* China fixed-asset investment growth slows to near 18-year low
* Growth in output, retail sales also falters
* China property investment, sales growth pick up in August
SHANGHAI, Sept 14 (Reuters) - China stock slipped on Thursday morning, as soft August activity and spending data rekindled worries the world’s second largest economy may be starting to lose some steam as lending costs rise.
The CSI300 index was down 0.2 percent to 3,835.00 points at the end of the morning session, while the Shanghai Composite Index lost 0.2 percent, to 3,378.56 points.
Fixed-asset investment, a key growth driver for the nation’s economy, grew 7.8 percent in the first eight months of the year, the weakest pace since December 1999 and cooling from 8.3 percent in January-July.
Factory output also disappointed, rising 6.0 percent in August from a year earlier, the weakest pace in nine months, statistics bureau data showed.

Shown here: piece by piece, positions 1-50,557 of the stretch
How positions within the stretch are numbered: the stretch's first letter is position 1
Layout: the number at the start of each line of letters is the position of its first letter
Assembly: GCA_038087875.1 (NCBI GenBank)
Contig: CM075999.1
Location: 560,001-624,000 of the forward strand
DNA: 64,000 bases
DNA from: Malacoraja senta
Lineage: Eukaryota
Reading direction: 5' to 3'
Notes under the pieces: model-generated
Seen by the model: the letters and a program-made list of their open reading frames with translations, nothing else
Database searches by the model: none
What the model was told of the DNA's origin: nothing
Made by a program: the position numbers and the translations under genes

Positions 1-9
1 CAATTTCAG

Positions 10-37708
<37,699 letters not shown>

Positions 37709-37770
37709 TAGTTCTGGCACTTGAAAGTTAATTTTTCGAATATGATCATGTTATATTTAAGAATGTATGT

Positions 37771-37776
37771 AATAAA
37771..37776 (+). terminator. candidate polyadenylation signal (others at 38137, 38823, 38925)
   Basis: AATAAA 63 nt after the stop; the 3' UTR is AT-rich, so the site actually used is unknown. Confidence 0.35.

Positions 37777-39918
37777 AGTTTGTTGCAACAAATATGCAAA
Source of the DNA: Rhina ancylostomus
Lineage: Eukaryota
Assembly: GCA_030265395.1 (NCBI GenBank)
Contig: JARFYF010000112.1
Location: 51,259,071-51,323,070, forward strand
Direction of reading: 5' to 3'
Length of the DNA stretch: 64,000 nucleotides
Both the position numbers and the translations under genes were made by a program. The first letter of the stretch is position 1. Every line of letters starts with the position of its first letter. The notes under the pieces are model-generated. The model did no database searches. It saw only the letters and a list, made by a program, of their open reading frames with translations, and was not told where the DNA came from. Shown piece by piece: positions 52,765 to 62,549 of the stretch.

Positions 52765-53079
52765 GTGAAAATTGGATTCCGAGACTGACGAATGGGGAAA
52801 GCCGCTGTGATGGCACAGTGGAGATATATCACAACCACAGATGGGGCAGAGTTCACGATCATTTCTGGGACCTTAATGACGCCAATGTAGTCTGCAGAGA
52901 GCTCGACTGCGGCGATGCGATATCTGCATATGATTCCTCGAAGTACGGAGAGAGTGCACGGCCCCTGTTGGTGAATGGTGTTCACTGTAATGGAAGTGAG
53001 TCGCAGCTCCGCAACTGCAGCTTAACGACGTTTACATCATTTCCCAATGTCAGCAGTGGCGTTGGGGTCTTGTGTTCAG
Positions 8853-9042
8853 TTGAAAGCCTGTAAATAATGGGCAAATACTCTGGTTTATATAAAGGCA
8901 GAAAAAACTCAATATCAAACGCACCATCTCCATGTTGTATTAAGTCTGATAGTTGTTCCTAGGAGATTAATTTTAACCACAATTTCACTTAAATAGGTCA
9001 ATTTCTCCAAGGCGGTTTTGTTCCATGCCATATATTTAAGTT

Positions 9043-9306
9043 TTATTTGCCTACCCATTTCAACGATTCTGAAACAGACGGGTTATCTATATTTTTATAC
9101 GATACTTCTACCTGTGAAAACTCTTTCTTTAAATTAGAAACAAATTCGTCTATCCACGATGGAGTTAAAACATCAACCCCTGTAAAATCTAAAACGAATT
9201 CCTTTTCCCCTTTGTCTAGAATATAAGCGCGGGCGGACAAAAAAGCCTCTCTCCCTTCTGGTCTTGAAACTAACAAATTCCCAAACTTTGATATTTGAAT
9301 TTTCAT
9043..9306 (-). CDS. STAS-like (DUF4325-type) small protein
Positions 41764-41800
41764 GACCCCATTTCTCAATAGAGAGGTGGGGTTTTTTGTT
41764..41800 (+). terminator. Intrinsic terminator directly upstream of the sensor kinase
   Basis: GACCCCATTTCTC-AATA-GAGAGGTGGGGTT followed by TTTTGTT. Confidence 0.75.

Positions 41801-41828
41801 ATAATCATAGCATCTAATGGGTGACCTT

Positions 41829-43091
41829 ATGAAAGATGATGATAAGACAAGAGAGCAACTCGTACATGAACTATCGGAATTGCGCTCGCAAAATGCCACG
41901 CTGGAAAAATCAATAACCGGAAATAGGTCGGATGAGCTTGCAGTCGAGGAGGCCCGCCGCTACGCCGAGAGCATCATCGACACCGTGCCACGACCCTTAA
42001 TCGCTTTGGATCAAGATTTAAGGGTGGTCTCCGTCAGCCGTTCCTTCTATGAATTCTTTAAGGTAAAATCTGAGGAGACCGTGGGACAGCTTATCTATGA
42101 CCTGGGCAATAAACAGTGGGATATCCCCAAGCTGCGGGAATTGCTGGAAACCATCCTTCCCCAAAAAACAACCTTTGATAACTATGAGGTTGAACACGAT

“In particular, infrastructure spending has now begun to cool as the front-loading of fiscal spending this year means that local governments are now having to pare back their outlays,” Capital Economics said in a note.
“With tighter monetary conditions still weighing on credit growth, we expect a further slowdown in economic activity in coming quarters.”
Most sectors lost ground in the morning, with material and energy shares leading the retreat, sliding 1 percent and 0.7 percent, respectively.
But developers rose 2 percent after data showed real estate investment growth picked up pace again in August.
A resilient property market will be good news for China’s policymakers, who want to keep the real estate market stable ahead of a once-in-five-year Communist Party congress in October. Real estate investment, which directly affects 40 other business sectors in China, is considered a crucial driver for the economy.
Hong Kong stocks followed mainland markets lower.
The Hang Seng index dropped 0.4 percent, to 27,776.52 points.
The Hong Kong China Enterprises Index lost 0.8 percent, to 11,102.48 points.
Reporting by Luoyan Liu and Brenda Goh; Editing by Richard Borsuk